This past weekend we doubled the farms bee (get it?) population by adding two more hives brining the total to 4. If the past two years are any indication we can expect a little over 100 pounds from these gals come harvest time.
As I am sure you have been reading there is a serious crisis going on within the bee population. In the United States and Europe colonies of bees have been dying off in record numbers. There is debate to the cause from mites to fertilizers (some fertilizers were recently banned in the UK because of this).
I can give you first hand the magnitude of the problem. Myself, my Chaljeri partner Chris and our friend Tom had 14 active hives in the fall of last year. When box tops were removed in the spring of this year 11 of the 14 hives were dead, in Toms case all 10 of his --leaving close to 800 pounds of honey behind (so they didnt starve!).
In an attempt to end this on a less somber note I have attached a picture of myself in full bee outfit regalia. This is me raising a hive we keep in a little clearing in the middle of the woods where we are trying to grow grapes and apples. We keep the hive hoisted in a tree to keep it from the bears (the need to do this was a lesson learned the hard way). I am dressed like this (with blue jeans and a flannel shirt as well as a hat underneath) because by being stung a few times I have become allergic. So have a chuckle.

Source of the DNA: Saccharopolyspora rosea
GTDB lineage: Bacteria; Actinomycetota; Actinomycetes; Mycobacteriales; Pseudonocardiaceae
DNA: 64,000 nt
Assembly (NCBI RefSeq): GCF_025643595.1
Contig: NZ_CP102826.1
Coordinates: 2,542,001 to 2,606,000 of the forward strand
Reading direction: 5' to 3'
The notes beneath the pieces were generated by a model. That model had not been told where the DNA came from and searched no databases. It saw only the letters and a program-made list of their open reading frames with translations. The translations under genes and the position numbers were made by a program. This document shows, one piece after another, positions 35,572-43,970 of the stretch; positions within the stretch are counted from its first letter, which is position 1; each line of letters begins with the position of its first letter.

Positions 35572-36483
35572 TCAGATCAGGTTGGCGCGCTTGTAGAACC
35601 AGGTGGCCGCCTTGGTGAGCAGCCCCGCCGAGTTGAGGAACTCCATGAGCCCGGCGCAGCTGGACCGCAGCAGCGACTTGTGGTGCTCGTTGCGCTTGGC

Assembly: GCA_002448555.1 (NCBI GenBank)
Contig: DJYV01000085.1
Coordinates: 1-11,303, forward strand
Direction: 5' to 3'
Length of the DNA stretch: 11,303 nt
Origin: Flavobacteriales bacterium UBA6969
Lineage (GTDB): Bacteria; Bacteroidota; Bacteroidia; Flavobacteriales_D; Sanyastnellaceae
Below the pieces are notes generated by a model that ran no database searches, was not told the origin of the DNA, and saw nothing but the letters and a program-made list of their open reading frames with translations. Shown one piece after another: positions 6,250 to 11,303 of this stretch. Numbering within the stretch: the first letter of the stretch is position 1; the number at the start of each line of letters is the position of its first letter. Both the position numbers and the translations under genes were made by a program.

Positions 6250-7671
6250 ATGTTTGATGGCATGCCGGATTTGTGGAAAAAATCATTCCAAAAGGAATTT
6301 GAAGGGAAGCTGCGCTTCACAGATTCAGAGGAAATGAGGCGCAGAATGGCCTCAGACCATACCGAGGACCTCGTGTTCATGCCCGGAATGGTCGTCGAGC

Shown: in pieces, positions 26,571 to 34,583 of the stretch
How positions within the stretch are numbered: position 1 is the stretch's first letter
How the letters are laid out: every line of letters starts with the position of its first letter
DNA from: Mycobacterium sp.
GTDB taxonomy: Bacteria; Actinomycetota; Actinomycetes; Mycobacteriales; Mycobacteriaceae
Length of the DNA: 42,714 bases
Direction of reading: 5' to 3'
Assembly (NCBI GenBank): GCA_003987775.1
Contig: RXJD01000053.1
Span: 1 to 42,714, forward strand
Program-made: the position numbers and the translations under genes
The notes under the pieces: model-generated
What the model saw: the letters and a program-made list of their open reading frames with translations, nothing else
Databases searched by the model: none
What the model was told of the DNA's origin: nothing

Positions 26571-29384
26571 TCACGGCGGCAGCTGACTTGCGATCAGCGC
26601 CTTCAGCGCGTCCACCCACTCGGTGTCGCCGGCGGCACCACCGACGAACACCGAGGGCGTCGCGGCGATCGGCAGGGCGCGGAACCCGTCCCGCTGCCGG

The last week was a busy one for Chaljeri meats as we move closer towards our official "opening day" on June 3. Our website went live on Friday as our very fine web designer Jana pushed the button. While it is still a work in progress (for example the ability to order is still a week or so away) we like the look and feel of the site. We have also begun to post articles about the health benefits of grass fed beef---especially in comparison to grain fed. We will add more articles and links over time. We welcome any and all suggestions for improvements---my mother has already made several hundred.
On Saturday we participated in a Meet the Farmer day on the upper west side for our CSA partner Cream of the Crop. The manager Bernie organized the event and 10 or so farmers had tables and samples. Everything from chicken, fish and pasta to lettuce, apples (fresh and crisp from last season due to proper storage!), yogurt, butter and of course grass fed beef. We ran into a few vegetarians during the day and Jim was quick to note so were our cows. If you live in Manhatten you can order shares (and in some cases half shares) of all these various products and they are brought in fresh once a week.